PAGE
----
Reddit is Growing Slowly, but Surely

Reddit has certainty received more attention in the mainstream media with its involvement in such events as the Boston Marathon Bombings and President Obama’s AMA. But has this publicity led to increase in overall activity on the site?

I analyzed the daily number of submissions from over two years, August 6th, 2011 to September 25, 2013 (41 million submissions total), to see which events, if any, have affected Reddit’s growth rate. As it turns out, Reddit grows by itself.

Reddit’s growth over the past two years has been almost entirely linear, with no notable acceleration in submission activity at any point in time.

Running a linear regression on daily number of submissions vs. number of days since the first date (8/6/11) reveals that the expected increase in number of submissions each successive day on average is 66.48 submissions (+1,948 submissions each successive month, +24,259 submissions each successive year)

This growth rate alone explains 86.83% of the variation in number of submissions, indicating that external factors such as media publicity explain the remaining 13% of the variation.

From a business perspective, it’s impressive that Reddit still continues to grow for being such a mature internet business, but prospective investors for a rumored fundraising at a $400 Million valuation might be weary that Reddit’s growth is only linear, in contrast to the exponential growth of other startups such as Snapchat. (In fairness, submission activity may not necessarily correlate with revenue-driving content consumption activity)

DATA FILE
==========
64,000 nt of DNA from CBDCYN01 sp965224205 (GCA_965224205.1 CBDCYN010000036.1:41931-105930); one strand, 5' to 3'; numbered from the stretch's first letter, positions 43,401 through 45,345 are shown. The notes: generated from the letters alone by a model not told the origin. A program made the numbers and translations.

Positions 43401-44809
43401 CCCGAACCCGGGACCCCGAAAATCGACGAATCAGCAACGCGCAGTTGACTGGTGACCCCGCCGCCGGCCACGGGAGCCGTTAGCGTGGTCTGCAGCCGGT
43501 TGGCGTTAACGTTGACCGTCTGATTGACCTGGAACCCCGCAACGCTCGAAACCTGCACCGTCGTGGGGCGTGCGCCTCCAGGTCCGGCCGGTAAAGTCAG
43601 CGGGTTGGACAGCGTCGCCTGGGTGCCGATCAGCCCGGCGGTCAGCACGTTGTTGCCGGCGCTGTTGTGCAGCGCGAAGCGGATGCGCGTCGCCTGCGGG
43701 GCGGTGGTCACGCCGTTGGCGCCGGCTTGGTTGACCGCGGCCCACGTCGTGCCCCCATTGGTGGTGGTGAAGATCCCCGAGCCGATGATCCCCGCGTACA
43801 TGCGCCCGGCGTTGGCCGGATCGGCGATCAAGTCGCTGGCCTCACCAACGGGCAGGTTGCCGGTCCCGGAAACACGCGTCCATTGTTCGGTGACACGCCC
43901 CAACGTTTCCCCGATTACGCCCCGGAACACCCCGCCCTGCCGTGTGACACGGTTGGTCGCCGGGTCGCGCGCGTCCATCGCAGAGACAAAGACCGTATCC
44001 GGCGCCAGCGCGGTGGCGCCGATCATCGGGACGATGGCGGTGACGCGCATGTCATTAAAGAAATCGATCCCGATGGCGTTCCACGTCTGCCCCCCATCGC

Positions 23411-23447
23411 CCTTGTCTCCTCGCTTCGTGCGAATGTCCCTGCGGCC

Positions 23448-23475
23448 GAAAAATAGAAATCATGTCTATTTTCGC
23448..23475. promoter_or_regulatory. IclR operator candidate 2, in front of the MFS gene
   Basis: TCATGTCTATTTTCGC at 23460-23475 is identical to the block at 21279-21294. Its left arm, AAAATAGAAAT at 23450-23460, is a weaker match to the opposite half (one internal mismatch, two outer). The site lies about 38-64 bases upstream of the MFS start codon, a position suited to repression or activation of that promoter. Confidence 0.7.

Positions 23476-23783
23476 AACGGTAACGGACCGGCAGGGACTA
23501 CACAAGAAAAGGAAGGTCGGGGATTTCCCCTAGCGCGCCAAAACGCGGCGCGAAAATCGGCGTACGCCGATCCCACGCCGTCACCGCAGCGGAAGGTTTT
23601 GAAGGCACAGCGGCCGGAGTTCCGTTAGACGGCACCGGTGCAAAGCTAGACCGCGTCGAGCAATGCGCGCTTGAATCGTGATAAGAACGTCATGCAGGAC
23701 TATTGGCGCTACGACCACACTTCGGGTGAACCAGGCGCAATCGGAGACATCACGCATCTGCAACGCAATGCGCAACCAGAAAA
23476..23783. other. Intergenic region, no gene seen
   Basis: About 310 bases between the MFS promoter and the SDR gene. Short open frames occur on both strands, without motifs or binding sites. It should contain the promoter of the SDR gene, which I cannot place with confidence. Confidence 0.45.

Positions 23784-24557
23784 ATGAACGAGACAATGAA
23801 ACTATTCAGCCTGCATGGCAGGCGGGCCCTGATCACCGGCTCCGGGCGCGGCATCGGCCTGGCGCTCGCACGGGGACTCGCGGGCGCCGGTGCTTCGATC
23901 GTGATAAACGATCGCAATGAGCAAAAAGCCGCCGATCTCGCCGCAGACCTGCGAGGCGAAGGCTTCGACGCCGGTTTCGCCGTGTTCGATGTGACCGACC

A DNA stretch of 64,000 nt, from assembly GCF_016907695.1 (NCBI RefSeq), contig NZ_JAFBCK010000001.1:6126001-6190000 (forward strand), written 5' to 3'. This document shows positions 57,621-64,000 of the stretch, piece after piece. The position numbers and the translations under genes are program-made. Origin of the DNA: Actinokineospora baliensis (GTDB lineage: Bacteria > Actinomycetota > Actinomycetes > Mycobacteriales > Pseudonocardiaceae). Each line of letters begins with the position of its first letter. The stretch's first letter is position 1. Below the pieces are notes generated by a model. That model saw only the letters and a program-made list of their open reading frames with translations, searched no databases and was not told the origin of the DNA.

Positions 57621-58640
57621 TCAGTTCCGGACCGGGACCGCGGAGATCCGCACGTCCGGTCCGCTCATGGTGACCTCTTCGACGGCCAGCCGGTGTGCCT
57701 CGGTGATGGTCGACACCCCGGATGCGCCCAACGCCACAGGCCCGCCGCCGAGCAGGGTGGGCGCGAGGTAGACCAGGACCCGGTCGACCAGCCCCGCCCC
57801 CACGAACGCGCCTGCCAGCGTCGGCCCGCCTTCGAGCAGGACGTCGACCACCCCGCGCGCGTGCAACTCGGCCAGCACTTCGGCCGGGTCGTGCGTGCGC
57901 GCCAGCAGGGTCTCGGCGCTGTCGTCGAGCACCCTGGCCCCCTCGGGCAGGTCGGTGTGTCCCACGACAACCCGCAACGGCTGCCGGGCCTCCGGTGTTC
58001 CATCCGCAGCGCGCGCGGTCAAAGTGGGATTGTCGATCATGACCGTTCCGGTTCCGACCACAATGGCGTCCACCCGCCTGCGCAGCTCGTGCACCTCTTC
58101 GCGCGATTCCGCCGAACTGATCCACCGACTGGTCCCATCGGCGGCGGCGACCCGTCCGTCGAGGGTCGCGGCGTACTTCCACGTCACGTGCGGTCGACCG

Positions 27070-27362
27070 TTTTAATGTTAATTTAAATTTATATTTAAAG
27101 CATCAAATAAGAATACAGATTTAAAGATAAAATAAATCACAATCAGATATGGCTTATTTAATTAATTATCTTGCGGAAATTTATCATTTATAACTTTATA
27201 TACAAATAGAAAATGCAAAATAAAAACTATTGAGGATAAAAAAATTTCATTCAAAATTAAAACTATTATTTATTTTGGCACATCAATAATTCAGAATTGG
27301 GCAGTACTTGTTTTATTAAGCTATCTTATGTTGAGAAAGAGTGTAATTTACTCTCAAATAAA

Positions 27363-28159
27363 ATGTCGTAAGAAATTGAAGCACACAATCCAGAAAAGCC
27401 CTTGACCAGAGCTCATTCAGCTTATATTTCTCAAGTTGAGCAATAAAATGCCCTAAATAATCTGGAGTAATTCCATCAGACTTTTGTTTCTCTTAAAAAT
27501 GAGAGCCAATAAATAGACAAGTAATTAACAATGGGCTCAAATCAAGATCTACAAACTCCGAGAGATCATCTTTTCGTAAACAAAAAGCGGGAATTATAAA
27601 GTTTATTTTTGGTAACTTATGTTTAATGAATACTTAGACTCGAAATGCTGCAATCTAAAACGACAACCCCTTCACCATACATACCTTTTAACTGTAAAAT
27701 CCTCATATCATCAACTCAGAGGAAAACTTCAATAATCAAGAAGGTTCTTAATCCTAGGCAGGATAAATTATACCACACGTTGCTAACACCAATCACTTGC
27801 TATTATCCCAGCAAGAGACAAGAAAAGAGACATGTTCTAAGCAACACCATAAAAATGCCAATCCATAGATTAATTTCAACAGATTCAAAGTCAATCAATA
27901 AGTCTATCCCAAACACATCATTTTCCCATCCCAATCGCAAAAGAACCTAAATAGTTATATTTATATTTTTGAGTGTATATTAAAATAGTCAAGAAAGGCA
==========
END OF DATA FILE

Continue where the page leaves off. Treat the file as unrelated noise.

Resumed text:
A couple stray observations:

  • On January 18th, 2012, the daily number of Reddit submissions hit the minimum among the two-year period due to Reddit’s participation in the Internet blackout in protest of SOPA. (Reddit’s blackout was only from 8AM to 8PM EST, which is why there are a nonzero number of submissions for that day).

  • On April 1st, 2013, the daily number of Reddit submissions hit the maximum among the two-year period due to April Fool’s Day, and the numerous amount of submissions for X brand/website’s well-timed joke. However, I’m not entirely sure why there’s a spike for April Fool’s Day in 2013, but not April Fool’s Day in 2012.


You can access the data used to create the time-series chart at this Google Spreadsheet.

If you liked this blog post, I have set up a Patreon to fund my machine learning/deep learning/software/hardware needs for my future crazy yet cool projects, and any monetary contributions to the Patreon are appreciated and will be put to good creative use.
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Max Woolf
Data Scientist at BuzzFeed

Ex-Apple. Carnegie Mellon graduate. Plotter of pretty charts. Former TechCrunch comment troll.

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